Applied Behavior Analysis (ABA) therapy is a scientifically proven method for treating individuals with autism spectrum disorder (ASD). This method of therapy focuses on analyzing and modifying behavior patterns in order to improve social, communication, and learning skills. In this blog, we will explore the science behind ABA therapy and its benefits for autism treatment.
What is ABA Therapy?
ABA therapy is a behavioral intervention that seeks to modify behavior through a systematic and data-driven approach. It is a highly individualized form of therapy that is tailored to meet the unique needs of each individual. ABA therapy is based on the principles of behaviorism, which emphasizes the importance of observable and measurable behavior.
Typically, ABA therapy is provided in one-on-one sessions with a trained therapist to teach new skills and modify behavior. ABA therapy also involves the use of data collection and analysis to track progress and make adjustments to the treatment plan.
The Science Behind ABA Therapy
The effectiveness of ABA therapy for autism treatment has been supported by numerous scientific studies. One of the key components of ABA therapy is positive reinforcement, which rewards desired behavior to increase the future recurrence of that behavior. Positive reinforcement has been shown to be a highly effective technique for teaching new skills and modifying behavior in children with autism.
Another important aspect of ABA therapy is the use of prompting, which provides cues or assistance to help an individual perform a desired behavior. This tactic can be used to help individuals learn new skills or to modify existing behavior patterns.
Benefits of ABA Therapy
Some of the specific benefits of ABA therapy for children with autism include:
Improved social skills: ABA therapy can help individuals with autism improve their social skills, such as initiating and maintaining conversations, making eye contact, and responding appropriately to social cues.
Enhanced communication skills: ABA therapy improves communication skills for individuals with autism, such as using language to express their needs and desires.
Increased independence: ABA therapy helps individuals with autism develop the skills they need to become more independent, such as self-care skills and the ability to complete tasks independently.
Better academic performance: ABA therapy allows individuals with autism to improve their academic performance by teaching them new skills and modifying behavior patterns that may be interfering with their ability to learn.
While most ABA providers focus on servicing children from 2-7 years old, Healing Haven serves clients up to 16 years old because some individuals need continued support as they age. Contact us today to get started and discuss your child’s needs and possible solutions!
April is here again, which means it is time to celebrate and honor Autism Acceptance Month. Previously called Autism Awareness Month, the recognized period was started in 1972 by the Autism Society as National Autistic Children’s Week. It evolved from that into an entire month of recognition. In 2021, it was renamed from Autism Awareness Month to Autism Acceptance Month.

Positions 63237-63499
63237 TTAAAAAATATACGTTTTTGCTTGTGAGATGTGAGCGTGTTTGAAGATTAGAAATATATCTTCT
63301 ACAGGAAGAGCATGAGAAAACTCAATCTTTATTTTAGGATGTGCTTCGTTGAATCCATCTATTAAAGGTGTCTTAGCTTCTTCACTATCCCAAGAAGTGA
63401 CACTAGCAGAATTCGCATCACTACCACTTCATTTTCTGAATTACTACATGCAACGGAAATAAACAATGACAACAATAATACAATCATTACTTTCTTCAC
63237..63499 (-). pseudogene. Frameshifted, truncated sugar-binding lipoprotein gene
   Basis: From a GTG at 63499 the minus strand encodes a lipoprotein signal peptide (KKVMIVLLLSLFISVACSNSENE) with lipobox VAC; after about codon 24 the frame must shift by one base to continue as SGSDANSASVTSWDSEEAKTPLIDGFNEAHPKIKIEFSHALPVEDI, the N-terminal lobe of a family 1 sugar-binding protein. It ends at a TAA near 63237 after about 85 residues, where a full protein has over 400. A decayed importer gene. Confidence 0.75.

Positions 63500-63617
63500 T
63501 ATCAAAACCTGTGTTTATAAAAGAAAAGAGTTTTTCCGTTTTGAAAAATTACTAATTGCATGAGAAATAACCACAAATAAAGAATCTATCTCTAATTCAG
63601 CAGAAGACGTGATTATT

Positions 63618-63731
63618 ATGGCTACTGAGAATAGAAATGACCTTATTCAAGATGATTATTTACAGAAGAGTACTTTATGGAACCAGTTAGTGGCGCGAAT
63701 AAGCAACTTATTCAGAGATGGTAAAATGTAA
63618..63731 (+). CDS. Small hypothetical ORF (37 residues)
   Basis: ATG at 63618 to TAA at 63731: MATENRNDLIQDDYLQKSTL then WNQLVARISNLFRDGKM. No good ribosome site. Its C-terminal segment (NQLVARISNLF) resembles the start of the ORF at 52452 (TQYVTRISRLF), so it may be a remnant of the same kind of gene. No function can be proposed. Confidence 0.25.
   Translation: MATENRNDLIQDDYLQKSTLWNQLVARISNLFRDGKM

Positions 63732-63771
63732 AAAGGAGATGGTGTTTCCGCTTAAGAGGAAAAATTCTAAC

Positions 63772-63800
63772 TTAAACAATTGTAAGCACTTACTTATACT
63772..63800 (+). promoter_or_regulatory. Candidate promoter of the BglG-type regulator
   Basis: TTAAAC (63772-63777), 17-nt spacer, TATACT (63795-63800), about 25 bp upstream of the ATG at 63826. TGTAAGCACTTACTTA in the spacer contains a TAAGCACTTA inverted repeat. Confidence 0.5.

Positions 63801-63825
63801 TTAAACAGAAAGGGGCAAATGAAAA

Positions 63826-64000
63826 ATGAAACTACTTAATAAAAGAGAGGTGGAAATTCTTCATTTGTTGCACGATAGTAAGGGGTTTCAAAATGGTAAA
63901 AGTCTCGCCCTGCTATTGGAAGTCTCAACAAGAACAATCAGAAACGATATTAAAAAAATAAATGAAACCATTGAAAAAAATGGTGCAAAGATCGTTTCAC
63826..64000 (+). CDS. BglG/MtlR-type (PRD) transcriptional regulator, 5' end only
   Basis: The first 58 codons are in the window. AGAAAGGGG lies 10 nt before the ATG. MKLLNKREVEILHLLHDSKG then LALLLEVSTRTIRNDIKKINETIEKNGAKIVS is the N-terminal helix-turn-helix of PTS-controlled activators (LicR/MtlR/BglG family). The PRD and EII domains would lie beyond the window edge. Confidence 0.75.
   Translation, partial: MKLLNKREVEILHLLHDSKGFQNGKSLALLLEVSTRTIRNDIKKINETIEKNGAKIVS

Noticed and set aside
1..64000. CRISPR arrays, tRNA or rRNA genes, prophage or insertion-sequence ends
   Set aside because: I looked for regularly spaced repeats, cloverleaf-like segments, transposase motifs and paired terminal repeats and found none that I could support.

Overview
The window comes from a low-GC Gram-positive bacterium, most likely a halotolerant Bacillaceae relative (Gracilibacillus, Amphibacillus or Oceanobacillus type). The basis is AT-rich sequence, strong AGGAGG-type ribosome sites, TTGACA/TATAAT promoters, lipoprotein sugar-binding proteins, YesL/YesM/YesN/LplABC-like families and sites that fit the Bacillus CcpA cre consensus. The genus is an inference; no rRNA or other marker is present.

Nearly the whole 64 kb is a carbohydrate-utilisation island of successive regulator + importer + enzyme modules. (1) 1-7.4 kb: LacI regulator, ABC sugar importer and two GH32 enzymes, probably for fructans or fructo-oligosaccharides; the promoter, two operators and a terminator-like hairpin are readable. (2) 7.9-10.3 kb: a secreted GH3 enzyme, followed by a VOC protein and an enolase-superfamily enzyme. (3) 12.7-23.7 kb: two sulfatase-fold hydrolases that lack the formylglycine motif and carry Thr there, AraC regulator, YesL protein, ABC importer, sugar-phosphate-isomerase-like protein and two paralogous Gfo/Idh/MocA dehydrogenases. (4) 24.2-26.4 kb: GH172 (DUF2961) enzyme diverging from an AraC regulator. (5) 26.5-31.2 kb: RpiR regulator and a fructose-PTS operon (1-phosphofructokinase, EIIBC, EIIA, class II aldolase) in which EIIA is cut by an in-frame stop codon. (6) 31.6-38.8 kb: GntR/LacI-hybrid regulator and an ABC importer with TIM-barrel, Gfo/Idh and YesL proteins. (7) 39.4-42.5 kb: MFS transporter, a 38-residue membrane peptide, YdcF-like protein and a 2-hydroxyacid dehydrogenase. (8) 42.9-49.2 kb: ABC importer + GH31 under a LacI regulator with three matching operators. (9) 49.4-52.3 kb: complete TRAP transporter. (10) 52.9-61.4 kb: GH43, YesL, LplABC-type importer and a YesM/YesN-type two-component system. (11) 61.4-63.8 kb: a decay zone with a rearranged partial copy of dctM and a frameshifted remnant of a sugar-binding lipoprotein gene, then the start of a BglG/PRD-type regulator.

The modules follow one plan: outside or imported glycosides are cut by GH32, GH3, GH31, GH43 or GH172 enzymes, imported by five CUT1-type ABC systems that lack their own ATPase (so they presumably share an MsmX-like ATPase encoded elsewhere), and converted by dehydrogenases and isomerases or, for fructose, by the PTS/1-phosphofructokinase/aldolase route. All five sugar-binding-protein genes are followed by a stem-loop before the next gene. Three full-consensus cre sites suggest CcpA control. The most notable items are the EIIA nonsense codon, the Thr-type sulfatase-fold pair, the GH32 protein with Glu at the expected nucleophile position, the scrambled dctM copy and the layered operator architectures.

The Difference Between Awareness and Acceptance
The evolution of this nationally celebrated month’s name is due to the need to move beyond “awareness”. Today, many people are already “aware” of autism, and have been for some time. This elevated awareness has led to an increase in autism diagnoses since the disorder’s discovery. Currently, autism is prevalent in 1 in 36 children aged 8 years old, according to the CDC. With that said, being aware of autism is vastly different than accepting individuals with autism. This month, we emphasize the ability to accept individuals with autism. One way this can be done is through meaningful action with a focus on parents of individuals with autism.
Taking Action by Finding Community
Something that many people do not consider when they think of a child receiving an autism diagnosis is the toll it can have on the child’s parents and family. The impact of an autism diagnosis is that it can feel isolating. And that feeling of “being alone” can make it challenging for parents to find the support and community they need. In addition, support is not always readily available. That is why for this Autism Acceptance Month, we want to focus on the importance of finding community for people with autism and their families.
How Support Groups Can Help
Support groups are wonderful because they can serve multiple different purposes at once. But helping people connect with others who share similar experiences is what makes them essential for families impacted by autism. Support groups provide an abundance of resources. They also are filled with people who can relate to what you may be feeling. The people in these groups can help give advice for managing the unique ups and downs that come with raising a child on the spectrum. You, in turn, can help others who may have questions. Support groups also provide a wonderful place to share accomplishments along with challenges and create friendships for both you and your child.
Where to Find Support